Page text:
So, here’s the deal. While I love doing car reviews—and I fancy that people enjoy reading them—doing them is a bit of a burden. It’s a burden either financially, because I have to rent the car for a few days, or in time and effort as I have to acquire them by…other means.
What I really need is regular access to a press fleet, and I haven’t been successful in being able to do that. So, I’m wondering, do any of you, dear readers, have any ability to help me get into the press fleet pool, or otherwise get access to review vehicles? If so, contact me at dale-at-dalefranks.com.
Chain stores—at least those that still report monthly sales results—are reporting slightly higher rates of year-over-year sales growth for September.
Initial weekly jobless claims fell 13,000 to 263,000. The 4-week average fell 3,000 to 267,500. Continuing claims rose 9,000 to 2.204 million.
The Bloomberg Consumer Comfort Index rose 1.8 points to 44.8 in the latest week.
The Fed’s balance sheet rose $2.1 billion last week, with total assets of $4.486 trillion. Reserve bank credit fell $-1.3 billion.
The Fed reports that M2 money supply fell by $-46.6 billion in the latest week.
The MBA reports that mortgage applications rose 25.5% last week, with purchases up 27% and refis 24.0%. This huge jump is the result of new disclosure rules, under the TILA-RESPA regulatory change.
The Gallup U.S. Job Creation Index was unchanged in September at 32.
Consumer credit rose $16.0 billion in August, with revolving credit up $4.0 billion.
A drop in exports, combined with a surge of new iPhone imports, increased the US Trade Deficit to $-48.3 billion in August.
The Gallup Economic Confidence Index dropped another point in September, to -14.
Reebok reports that last week’s retail sales rose, but only to a weak 0.9% on a year-ago basis, from the previous week’s 0.7%.
Gallup’s US Self-Reported Consumer Spending Measure fell slightly from $89 to $88 in September.
The PMI Services Index fell -1 to 55.1 in September.
The Fed’s Labor Market Conditions Index fell to 0.0 in September from 2.1 the previous month.
The ISM Non-Mfg Index fell -2.1 points to 56.9 in September.
This week’s finely-crafted podcast is available on the Podcast Page.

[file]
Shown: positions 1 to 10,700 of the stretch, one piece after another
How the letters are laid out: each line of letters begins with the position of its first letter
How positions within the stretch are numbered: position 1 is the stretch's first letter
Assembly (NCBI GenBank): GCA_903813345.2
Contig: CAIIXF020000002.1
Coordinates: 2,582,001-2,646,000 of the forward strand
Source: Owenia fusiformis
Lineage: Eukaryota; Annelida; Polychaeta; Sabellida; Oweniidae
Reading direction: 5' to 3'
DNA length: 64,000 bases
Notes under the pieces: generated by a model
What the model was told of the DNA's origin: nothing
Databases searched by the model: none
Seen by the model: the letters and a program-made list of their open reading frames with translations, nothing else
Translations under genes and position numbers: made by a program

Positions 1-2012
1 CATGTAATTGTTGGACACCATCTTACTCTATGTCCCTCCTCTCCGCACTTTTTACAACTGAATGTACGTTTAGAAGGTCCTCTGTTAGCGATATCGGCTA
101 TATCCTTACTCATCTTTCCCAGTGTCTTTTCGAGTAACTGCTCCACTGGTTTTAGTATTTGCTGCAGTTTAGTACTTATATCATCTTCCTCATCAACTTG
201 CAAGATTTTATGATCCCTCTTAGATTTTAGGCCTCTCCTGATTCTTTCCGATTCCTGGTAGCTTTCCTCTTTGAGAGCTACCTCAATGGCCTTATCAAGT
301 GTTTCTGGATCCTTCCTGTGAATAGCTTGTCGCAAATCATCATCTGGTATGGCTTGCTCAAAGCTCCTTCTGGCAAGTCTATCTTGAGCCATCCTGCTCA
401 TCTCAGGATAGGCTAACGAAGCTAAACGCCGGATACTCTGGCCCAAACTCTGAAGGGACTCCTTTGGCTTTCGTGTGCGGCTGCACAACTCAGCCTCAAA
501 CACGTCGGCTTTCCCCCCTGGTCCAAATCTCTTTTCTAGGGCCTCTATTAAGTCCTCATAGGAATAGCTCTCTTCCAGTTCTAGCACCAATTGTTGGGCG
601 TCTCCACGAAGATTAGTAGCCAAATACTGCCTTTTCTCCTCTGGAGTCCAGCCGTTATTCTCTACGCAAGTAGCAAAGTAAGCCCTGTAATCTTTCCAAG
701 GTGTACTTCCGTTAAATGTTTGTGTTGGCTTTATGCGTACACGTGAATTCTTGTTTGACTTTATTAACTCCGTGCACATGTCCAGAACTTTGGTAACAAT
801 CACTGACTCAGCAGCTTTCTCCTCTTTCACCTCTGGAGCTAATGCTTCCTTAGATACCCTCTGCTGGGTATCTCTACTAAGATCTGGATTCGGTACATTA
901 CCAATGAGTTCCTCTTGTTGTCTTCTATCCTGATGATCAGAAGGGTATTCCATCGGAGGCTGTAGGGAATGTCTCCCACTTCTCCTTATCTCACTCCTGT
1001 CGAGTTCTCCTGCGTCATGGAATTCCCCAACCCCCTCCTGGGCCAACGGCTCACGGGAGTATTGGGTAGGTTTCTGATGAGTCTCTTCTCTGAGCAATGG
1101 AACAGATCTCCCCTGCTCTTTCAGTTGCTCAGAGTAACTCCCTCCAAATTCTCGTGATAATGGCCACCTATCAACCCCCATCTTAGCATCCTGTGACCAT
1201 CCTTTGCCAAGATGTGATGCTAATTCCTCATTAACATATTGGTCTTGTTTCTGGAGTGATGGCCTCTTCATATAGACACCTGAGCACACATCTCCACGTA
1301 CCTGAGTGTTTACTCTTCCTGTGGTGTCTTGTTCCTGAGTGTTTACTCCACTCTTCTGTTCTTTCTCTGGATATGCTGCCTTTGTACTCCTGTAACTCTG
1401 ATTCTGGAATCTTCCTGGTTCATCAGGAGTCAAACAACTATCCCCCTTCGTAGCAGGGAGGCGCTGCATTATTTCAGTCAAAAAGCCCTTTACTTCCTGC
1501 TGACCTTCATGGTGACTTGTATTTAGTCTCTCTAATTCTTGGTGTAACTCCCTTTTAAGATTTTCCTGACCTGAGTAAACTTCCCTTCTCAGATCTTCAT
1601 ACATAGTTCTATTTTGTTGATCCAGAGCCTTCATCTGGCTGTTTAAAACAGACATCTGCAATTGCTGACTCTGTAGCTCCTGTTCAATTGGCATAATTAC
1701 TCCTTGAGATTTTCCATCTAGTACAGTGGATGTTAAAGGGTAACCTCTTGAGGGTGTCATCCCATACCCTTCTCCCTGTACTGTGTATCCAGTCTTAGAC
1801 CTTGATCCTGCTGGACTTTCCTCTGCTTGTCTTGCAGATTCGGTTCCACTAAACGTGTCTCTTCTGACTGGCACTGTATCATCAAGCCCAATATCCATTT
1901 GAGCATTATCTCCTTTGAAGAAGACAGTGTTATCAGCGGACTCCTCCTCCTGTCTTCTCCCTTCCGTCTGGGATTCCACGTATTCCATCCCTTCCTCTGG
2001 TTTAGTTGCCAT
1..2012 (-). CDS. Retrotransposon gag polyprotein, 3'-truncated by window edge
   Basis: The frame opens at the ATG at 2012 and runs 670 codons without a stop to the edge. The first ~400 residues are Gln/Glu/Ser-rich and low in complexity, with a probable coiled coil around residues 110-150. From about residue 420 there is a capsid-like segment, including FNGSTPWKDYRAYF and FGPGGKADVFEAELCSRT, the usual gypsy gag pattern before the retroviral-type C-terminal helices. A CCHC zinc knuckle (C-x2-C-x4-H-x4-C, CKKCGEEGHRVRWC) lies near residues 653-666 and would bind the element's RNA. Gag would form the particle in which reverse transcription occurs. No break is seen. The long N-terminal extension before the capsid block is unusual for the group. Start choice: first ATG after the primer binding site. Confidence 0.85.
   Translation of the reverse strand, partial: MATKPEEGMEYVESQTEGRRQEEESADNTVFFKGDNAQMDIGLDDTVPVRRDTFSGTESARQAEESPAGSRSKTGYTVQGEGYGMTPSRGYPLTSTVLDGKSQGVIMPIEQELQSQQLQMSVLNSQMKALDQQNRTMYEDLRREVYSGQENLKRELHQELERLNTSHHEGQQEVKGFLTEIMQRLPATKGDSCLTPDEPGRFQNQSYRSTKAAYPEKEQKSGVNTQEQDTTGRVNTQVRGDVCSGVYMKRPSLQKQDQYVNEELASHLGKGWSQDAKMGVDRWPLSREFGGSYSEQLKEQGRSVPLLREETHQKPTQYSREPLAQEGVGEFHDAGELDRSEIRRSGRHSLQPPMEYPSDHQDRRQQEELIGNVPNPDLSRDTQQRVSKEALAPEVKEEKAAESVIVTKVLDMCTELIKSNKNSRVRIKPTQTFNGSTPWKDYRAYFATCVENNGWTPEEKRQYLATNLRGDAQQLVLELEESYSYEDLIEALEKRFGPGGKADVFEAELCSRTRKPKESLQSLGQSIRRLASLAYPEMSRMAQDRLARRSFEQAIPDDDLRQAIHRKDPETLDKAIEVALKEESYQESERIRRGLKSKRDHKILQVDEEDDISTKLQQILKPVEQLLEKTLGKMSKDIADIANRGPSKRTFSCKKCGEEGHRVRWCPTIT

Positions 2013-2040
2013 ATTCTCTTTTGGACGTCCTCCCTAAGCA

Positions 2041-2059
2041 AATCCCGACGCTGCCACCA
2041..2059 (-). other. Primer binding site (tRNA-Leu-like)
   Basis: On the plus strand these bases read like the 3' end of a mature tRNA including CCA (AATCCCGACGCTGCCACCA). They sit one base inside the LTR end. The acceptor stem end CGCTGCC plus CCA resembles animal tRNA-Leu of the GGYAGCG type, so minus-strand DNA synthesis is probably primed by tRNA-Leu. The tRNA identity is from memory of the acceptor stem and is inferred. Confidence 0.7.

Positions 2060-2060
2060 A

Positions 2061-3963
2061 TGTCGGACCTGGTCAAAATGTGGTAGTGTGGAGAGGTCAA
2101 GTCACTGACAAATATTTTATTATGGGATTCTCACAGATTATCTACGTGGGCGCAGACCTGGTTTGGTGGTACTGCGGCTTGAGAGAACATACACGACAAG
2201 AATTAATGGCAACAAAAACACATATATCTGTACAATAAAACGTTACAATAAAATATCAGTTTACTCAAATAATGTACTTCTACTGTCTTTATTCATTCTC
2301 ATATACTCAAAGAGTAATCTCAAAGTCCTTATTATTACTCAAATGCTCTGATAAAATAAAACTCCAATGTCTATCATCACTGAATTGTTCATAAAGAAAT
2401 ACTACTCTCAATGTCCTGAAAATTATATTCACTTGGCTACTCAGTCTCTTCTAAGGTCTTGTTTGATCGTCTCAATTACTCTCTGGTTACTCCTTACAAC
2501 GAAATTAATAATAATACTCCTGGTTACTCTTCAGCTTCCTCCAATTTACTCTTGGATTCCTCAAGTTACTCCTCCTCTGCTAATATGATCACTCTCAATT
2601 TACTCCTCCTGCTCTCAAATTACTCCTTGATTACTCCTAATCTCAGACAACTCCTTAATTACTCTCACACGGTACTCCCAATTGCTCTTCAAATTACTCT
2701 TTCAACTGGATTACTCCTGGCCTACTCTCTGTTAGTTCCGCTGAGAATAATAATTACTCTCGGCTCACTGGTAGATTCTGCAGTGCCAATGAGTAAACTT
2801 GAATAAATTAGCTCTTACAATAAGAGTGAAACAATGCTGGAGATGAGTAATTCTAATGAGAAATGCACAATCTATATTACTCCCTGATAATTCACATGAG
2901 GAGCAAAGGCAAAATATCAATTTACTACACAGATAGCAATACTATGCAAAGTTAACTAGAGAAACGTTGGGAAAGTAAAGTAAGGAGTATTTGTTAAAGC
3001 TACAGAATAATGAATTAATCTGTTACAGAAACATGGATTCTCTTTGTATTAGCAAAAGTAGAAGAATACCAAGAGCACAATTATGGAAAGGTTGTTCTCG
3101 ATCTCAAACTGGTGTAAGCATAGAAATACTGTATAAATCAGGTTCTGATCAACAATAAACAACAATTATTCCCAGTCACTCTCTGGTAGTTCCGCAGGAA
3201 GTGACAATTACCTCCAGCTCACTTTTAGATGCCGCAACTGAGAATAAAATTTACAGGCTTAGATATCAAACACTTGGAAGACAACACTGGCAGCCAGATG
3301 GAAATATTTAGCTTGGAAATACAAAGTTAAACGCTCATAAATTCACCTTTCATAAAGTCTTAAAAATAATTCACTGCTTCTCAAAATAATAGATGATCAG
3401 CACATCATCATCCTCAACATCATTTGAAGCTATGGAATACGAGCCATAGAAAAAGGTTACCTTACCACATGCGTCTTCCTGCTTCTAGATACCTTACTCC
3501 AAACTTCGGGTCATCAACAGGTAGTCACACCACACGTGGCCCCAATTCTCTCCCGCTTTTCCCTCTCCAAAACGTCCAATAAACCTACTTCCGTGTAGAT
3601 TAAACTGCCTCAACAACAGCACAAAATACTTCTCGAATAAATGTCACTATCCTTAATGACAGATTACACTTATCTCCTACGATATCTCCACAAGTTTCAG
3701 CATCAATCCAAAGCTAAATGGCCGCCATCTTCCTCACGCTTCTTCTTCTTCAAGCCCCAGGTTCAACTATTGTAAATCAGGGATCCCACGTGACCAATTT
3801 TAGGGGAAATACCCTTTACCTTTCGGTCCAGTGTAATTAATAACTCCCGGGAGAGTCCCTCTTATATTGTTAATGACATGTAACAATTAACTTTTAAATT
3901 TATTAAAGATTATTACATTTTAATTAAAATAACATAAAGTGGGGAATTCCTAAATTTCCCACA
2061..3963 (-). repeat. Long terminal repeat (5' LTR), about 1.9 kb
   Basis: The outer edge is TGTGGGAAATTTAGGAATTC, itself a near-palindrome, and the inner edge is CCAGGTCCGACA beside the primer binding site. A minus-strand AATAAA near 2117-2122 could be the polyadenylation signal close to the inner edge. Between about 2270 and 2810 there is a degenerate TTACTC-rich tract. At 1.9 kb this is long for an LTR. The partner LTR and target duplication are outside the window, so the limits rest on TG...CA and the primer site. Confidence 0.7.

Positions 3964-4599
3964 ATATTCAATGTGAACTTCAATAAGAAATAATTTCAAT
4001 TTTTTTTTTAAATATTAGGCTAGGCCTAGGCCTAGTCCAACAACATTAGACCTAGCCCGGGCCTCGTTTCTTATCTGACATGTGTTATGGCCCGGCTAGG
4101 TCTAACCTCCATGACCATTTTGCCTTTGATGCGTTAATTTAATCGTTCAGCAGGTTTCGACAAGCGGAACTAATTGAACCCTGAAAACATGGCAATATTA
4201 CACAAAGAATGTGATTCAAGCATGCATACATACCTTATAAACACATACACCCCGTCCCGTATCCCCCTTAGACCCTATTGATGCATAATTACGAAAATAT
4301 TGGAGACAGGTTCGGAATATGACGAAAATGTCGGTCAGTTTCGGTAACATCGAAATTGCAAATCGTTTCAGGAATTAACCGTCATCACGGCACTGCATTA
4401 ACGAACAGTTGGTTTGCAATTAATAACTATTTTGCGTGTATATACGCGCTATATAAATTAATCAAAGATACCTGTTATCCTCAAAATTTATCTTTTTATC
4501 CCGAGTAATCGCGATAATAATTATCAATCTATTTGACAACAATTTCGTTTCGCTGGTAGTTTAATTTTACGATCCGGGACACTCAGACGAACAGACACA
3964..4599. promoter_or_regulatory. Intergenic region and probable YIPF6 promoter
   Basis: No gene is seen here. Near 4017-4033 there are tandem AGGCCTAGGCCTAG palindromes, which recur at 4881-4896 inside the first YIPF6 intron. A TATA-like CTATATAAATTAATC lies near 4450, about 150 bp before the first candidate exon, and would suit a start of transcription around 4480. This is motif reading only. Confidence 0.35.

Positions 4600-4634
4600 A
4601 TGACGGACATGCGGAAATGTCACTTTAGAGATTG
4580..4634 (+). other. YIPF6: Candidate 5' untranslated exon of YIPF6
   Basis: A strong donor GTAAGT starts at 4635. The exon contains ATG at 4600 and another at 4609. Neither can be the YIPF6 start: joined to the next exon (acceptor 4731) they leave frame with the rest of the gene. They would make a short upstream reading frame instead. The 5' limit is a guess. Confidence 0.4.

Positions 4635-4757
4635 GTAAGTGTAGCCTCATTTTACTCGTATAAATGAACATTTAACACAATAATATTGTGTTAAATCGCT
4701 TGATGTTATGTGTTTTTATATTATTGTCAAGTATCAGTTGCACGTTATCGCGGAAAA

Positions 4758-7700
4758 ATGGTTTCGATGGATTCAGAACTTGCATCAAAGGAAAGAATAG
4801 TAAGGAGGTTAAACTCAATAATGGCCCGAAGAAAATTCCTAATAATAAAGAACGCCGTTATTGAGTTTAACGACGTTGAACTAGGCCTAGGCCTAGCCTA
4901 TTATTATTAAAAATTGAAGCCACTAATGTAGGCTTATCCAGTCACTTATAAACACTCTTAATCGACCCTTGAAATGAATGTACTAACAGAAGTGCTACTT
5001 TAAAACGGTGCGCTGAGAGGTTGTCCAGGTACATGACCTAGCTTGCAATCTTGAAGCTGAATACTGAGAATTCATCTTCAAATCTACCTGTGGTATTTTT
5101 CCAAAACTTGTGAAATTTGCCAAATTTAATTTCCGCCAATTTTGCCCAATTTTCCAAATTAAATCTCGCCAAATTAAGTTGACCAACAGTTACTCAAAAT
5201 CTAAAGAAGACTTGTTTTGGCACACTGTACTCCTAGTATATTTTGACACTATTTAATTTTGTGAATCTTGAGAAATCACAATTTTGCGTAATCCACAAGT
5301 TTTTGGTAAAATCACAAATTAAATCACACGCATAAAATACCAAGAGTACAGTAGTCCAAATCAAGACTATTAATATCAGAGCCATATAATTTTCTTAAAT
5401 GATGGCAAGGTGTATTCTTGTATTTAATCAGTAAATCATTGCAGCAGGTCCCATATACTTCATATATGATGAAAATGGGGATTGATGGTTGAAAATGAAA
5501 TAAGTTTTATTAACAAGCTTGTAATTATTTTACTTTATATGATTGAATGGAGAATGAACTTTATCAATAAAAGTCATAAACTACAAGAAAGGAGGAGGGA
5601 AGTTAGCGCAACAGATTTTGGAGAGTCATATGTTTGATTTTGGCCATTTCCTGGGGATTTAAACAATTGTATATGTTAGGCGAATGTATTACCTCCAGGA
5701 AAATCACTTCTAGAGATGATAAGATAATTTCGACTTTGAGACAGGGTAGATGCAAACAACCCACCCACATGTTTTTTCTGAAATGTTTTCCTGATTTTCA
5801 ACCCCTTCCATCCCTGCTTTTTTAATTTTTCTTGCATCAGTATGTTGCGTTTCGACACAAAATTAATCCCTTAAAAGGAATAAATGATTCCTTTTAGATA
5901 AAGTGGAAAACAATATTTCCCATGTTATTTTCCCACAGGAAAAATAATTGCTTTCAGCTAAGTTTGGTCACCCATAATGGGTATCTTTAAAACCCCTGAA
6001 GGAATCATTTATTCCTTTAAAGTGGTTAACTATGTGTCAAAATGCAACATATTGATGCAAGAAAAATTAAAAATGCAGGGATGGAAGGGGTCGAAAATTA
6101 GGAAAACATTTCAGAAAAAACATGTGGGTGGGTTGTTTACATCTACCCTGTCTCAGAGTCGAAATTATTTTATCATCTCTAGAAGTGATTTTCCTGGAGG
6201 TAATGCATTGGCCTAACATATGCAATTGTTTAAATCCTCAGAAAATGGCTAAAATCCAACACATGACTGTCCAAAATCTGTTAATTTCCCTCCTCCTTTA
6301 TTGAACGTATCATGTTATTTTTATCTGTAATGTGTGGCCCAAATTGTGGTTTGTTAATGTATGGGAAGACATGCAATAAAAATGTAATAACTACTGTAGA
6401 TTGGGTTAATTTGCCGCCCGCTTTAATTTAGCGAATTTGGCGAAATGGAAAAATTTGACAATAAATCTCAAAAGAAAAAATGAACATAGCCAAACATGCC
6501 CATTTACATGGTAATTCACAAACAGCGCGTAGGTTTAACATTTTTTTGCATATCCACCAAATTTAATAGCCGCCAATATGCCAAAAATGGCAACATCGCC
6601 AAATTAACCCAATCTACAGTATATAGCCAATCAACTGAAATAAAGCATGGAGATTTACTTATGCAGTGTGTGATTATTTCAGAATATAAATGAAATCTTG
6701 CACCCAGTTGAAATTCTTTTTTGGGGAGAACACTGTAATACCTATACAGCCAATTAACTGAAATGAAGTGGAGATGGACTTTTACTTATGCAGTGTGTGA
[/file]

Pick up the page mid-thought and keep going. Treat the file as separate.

A weak 142,000 net new jobs were created in September, far below expectations. The unemployment rate remained unchanged at 5.1%. Average hourly earnings were unchanged, and average weekly hours declined -0.1 hours to 34.5 hours. The labor force participation rate fell -0.2% to 62.4% as 236,000 people left the labor force. The labor force participation rate is the lowest since October, 1977, continuing the decline in the labor force that began in 2000.
This decline is why I no longer calculate the unemployment rate using pre-crisis average LFPR. We no longer know what the “correct” LFPR is, or should be.
Factory Orders declined -1.7% in August, with non-durables down -1.1% and durable goods down -2.3%. Core capital goods fell -0.8%. This is a very weak report all around.
September motor vehicle sales surged 2.3% to a far better than expected 18.2 million annual rate.
Challenger reports that announced layoffs reached 58,887 in September, and the YTD number of 493,431 is now higher than all of last year.
The PMI manufacturing index was 53.1 in September, little changed from August.
The ISM Manufacturing index dropped -0.9 points to a barely positive 50.2, the lowest reading since May, 2013.
Construction spending rose 0.7% in August, and is up 13.7% on a year-over-year basis.
Gallup’s US Payroll to Population rate was unchanged in September at 45.3%.
Initial weekly jobless claims rose 10,000 to 277,000. The 4-week average fell 1,000 to 270,750. Continuing claims fell 23,000 to 2.219 million.
The Bloomberg Consumer Comfort Index rose 1.1 points to 43.0 in the latest week.
The Fed’s balance sheet fell $-13.4 billion last week, with total assets of $4.484 trillion. Reserve bank credit fell $-8.5 billion.
The Fed reports that M2 money supply rose by $34.0 billion in the latest week.
The MBA reports that mortgage applications fell -6.7% last week, with purchases down -6.0% and refis down -8.0%.
ADP reports an estimate of 200,000 net new private-sector jobs for September.
The Chicago PMI dropped -5.7 points to 48.7. A reading below 50 indicates a contraction. This is a volatile indicator, however, it is often seen as a predictor of the national PMI, which is due out tomorrow.